This is the third year that we haven’t used any chemicals on our garden, which makes it pretty much organic. I used to “dust” things with some bug killer or other at the first sign of holes, and once I even hosed down a couple of tomato plants with Home Defense trying to kill a particularly large spider. Then I learned all kinds of things – that those chemicals could be affecting the asthma that my kids had at the time, could likely make their way into the water supply (and aren’t necessarily filtered out), and could otherwise affect our bodies in ways that we might see immediately…or maybe years down the road. A couple of years back, my son (with a little help from dad) made a compost bin for a 4H fair project. We have become fairly dedicated composters, and at the beginning of the season we coated our garden with our old decomposed kitchen scraps and some rabbit poop that we happened to have in abundance. In 11 years of having a garden, this is by far the best garden we’ve ever had. This is also the year that my wonderful husband built me four raised beds in addition to the main garden. The fourth was supposed to be for our strawberries, but they were already “doing their thing” in the whiskey barrels that they are in, so I didn’t dare move them. In the fall, they will have a new home and can spread all they want.
This year we planted: broccoli, six varieties of heirloom tomatoes, tomatillos (I make a “mean” salsa verde!), two varieties of cukes, kale, lettuce, dandelion greens (which oddly enough, didn’t do much although they were rampant everywhere else in my yard), arugula, shallots, leeks, pac choy, turnip greens, red and green cabbages, eggplants, green and purple beans, various peppers, beets, carrots, summer squash and zucchini, celery, artichokes, cauliflower, onions, cantaloupe, radishes, Daikon radishes, parsnips and about a dozen different herbs to make teas and for cooking. Did I forget anything???
This year I have focused on getting organic, heirloom seeds from companies who have made an oath to not use genetically modified (GMO) seeds. A few of my favorites are: Seed Savers Exchange, Bountiful Gardens, John Scheepers Kitchen Garden Seeds, and The Cook’s Garden. Some of those sites are also have some great recipes, so you know what the heck to do with all your beautiful produce once you’ve got it!!!
I plan to freeze, can, dehydrate and ferment (kimchi and kraut) everything…after we’re well fed of course! We’ll be busy, but I have lots of good help this summer, and there is nothing like eating tomato soup in January that you froze in August! The rewards will be great!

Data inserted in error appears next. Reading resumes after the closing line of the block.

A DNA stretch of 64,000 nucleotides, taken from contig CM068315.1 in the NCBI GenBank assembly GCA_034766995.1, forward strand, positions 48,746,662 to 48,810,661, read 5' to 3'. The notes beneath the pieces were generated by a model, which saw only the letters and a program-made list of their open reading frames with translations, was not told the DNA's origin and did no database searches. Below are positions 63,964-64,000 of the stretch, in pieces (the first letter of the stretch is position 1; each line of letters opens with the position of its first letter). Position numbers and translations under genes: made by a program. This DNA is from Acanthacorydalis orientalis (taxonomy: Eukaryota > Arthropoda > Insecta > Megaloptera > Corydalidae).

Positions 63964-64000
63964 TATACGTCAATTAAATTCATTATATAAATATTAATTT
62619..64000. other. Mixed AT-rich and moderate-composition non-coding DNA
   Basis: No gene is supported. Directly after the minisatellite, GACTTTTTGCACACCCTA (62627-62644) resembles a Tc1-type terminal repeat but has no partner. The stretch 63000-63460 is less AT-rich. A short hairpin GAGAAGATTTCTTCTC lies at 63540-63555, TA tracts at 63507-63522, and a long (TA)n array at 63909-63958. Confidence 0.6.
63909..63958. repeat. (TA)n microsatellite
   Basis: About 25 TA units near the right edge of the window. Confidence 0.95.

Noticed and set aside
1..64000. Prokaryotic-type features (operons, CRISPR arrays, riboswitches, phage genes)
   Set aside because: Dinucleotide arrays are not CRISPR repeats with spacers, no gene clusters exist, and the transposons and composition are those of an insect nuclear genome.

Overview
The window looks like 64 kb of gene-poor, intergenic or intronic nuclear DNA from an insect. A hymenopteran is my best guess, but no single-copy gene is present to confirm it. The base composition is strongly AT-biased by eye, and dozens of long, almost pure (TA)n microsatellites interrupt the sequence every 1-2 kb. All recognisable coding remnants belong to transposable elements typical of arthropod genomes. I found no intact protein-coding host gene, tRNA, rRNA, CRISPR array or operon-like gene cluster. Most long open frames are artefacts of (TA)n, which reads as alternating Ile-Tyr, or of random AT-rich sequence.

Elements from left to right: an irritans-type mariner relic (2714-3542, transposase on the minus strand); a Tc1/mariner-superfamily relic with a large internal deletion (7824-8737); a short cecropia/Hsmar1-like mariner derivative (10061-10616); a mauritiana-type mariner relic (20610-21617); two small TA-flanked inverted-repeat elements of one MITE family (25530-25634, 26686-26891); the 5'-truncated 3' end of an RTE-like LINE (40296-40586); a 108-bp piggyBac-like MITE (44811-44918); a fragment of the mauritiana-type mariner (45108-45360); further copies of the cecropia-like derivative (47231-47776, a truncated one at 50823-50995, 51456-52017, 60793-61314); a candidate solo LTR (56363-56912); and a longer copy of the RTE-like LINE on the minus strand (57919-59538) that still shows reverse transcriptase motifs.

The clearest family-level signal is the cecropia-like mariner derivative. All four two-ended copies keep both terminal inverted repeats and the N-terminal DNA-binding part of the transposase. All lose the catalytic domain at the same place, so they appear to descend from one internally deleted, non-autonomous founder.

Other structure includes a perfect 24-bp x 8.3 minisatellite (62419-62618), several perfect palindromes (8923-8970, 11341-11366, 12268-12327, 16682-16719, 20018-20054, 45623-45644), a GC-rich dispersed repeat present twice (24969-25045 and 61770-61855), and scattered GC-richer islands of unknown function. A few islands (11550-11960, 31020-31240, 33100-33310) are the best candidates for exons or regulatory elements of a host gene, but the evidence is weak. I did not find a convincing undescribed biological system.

I encourage everyone to grow their own food!!! It is comforting to know where your food comes from, and how it was grown. It is good for kids to see where their food comes from, and to play a role in it’s production. Did you know that most produce travels 1500 miles from farm to fork? By the time you get it, many of the nutrients are already greatly diminished and it tastes nothing like it does fresh. That, and in economically uncertain times…it just makes sense.
For people reading this who live in apartments or have homes with small yards…you can do incredible things with small spaces. Check out the principles of square foot gardening and have a small plot in your back yard, or use raised beds, or even space in your front yard if your city allows it. Even having a few pots on an apartment balcony or your back porch step is better than nothing! See if your town has any type of community gardens that would allow you to use space elsewhere. And if you just can’t make it fly…support your local farmers by purchasing through farmers’ markets or CSA farms (Community Supported Agriculture). You can generally get great produce, etc., way cheaper than in the store, and especially if you’re living in a small town…you probably know who you’re buying from! Check out your state’s “Buy Fresh Buy Local” website for information about local farmers markets, farms and CSAs. Even if you can’t grow it yourself, you can still get a bounty of healthy, fresh and clean food!